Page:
Home Entertainment Chinese film fund unveils 10 new projects including a "lost" Bruce Lee post-apocalyptic kung fu script

Chinese film fund unveils 10 new projects including a "lost" Bruce Lee post-apocalyptic kung fu script

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The National Film Capital, a Chinese film fund that looks to help bridge the gap between Eastern and Western cinema, has revealed at the Shanghai International Film Festival that they will be pumping approximately $230 million into a project to help increase the number of local movie theatres, but more importantly to also finance 10 multinational film productions.

The 10 films run the full gamut of different genres from a superhero epic by none other than Stan Lee to even a 3D action adventure. But the most intriguing entry on the list though is the revival of the very last script Bruce Lee was working on at the time of his untimely death in 1973: a post-apocalyptic, science fiction, Kung Fu story!

Titled The Silent Flute, it’s described as a “$25m action fantasy, including a significant martial arts component, set in a post-apocalyptic future in which a seeker embarks on a hero’s journey to a city which may have survived the apocalypse.”

Intended as a vehicle to introduce Eastern philosophical elements to a Western audience, you know, through kicks and punches (they really do make the best philosophical arguments), Lee described the story thus while working on it:

“To the Westerner, the finger jabs, the side kicks, the back fist etc. are tools of destruction and violence, which is indeed one of their functions. But the Oriental believes that the primary function of such tools is revealed when they are self-directed, and destroy greed, fear, anger and folly…”

In other words, roundhouse kick to the face = West, roundhouse kick to face of a greedy and scared person = East. Gotcha, Bruce!

This is not the first time that the screenplay has seen the light of day though, as five years after Lee’s death a re-written version of it appeared in the form of Circle of Iron. Starring David Carradine, Roddy McDowell, Eli Wallach and Christopher Lee (who were all just bona fide kung fu masters, I’m sure!) this version of the film saw the insertion of a humourous overtone, the violence toned down to Saturday morning cartoon levels and the story transplanted from a ravaged future Thailand to a make-believe fantasy world.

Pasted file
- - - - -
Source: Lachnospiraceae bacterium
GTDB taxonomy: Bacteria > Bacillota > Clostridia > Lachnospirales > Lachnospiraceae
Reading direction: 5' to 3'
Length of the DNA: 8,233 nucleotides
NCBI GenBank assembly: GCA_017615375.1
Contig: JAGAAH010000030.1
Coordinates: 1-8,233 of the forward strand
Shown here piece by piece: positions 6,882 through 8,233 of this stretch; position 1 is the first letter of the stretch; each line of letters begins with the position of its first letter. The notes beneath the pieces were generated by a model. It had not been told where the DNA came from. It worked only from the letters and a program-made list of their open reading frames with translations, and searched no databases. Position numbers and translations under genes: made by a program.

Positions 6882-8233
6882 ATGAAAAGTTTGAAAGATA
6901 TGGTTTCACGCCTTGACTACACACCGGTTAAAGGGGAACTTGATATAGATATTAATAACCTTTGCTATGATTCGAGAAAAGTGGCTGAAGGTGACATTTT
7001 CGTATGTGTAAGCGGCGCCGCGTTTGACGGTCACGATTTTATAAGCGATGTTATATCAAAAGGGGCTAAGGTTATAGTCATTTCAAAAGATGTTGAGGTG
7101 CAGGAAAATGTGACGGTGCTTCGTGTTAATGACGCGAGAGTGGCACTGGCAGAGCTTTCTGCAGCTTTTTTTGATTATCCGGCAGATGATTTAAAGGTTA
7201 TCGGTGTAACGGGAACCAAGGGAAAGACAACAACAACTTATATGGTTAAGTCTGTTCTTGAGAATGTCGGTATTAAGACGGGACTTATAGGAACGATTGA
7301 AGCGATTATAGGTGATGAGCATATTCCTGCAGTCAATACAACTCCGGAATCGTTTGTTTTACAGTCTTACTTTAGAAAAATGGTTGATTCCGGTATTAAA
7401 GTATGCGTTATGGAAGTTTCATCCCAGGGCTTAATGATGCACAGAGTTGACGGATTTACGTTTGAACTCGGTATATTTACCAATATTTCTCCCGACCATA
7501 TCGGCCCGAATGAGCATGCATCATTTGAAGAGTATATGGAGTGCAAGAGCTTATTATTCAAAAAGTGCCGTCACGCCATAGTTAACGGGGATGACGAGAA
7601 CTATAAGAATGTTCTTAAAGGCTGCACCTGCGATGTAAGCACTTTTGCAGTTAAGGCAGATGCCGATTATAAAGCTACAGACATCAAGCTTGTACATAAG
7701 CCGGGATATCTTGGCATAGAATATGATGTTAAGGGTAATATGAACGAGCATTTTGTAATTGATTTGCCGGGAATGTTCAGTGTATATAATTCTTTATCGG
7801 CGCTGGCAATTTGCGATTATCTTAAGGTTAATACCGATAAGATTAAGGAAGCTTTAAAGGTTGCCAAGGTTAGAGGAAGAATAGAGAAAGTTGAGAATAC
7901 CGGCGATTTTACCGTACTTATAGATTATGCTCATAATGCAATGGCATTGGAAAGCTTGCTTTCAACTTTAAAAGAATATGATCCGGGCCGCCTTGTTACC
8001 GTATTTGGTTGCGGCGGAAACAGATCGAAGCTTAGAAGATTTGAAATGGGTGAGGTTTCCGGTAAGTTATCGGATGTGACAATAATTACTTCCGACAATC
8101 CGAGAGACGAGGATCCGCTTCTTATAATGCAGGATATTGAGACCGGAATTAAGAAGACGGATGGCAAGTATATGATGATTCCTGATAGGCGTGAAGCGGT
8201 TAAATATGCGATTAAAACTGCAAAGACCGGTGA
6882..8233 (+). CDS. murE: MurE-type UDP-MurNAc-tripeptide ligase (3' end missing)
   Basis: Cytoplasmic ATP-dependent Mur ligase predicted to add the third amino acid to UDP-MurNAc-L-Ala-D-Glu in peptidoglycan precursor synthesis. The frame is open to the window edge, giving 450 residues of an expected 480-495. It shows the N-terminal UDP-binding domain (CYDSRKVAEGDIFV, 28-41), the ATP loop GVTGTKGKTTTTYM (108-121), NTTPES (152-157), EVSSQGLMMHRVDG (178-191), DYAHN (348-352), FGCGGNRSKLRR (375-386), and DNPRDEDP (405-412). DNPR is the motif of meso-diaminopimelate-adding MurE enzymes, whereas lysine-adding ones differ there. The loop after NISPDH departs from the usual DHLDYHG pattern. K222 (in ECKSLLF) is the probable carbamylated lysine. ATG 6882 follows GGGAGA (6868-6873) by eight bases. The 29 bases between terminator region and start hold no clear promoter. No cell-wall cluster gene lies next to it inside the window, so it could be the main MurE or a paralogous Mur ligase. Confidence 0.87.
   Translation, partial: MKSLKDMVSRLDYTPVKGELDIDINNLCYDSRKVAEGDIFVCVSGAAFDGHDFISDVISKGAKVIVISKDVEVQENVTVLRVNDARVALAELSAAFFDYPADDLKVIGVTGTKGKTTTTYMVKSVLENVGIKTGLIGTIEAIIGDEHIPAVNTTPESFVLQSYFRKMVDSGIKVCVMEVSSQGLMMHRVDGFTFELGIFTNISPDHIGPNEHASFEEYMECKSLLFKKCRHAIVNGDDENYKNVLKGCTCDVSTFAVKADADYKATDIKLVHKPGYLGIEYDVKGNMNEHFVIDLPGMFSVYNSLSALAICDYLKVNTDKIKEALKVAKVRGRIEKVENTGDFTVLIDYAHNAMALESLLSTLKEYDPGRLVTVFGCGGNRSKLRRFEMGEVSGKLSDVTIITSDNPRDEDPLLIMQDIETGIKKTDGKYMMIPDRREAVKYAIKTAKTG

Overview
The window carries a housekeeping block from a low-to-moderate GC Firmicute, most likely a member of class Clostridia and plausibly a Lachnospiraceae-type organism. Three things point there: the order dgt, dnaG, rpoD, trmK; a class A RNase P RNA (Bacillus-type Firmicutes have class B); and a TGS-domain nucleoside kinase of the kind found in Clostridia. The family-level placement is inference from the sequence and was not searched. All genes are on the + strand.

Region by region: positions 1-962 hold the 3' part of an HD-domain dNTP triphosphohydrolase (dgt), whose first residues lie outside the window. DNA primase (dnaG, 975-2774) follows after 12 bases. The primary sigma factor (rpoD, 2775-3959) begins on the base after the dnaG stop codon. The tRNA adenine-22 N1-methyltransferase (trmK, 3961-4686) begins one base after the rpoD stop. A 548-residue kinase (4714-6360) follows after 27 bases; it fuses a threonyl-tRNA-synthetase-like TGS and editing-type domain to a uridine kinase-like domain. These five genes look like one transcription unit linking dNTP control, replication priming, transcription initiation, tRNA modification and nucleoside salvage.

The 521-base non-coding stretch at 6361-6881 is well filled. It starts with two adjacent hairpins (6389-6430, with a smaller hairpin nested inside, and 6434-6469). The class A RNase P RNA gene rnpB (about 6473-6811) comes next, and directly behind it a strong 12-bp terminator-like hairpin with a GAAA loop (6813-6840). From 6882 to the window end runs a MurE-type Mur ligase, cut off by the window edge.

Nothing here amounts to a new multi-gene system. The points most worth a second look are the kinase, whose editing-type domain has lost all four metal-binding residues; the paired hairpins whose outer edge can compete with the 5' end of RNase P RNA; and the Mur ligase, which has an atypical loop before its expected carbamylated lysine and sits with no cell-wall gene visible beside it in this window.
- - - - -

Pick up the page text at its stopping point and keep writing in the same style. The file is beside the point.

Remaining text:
This new version however, will be produced by Allen Hatcher who received the blessing of the Lee estate themselves, which would lead me to believe that it would now be hewing closer to Lee’s original script.

The other Lee appearing on the list, namely Stan, will be receiving the lion’s share of the allocated fund for his $120 million superhero film The Annihilator, which is intended to be the first of a trilogy.

Here’s the full list of all 10 projects to financed by the Fund:

  1. The largest financial commitment to date is to The Annihilator, on which NFC will be a Chinese producer and a global partner. The film, scripted by Dan Gilroy and envisaged as the first of three pictures in a Chinese superhero franchise, has a budget of $120 million. It has been developed by Eric Mika’s Magic Storm Entertainment with development finance from Hong Kong’s Rocco Capital. China’s One Gate Capital is also aboard. Lee was not present at the Shanghai announcement, but sent a video message.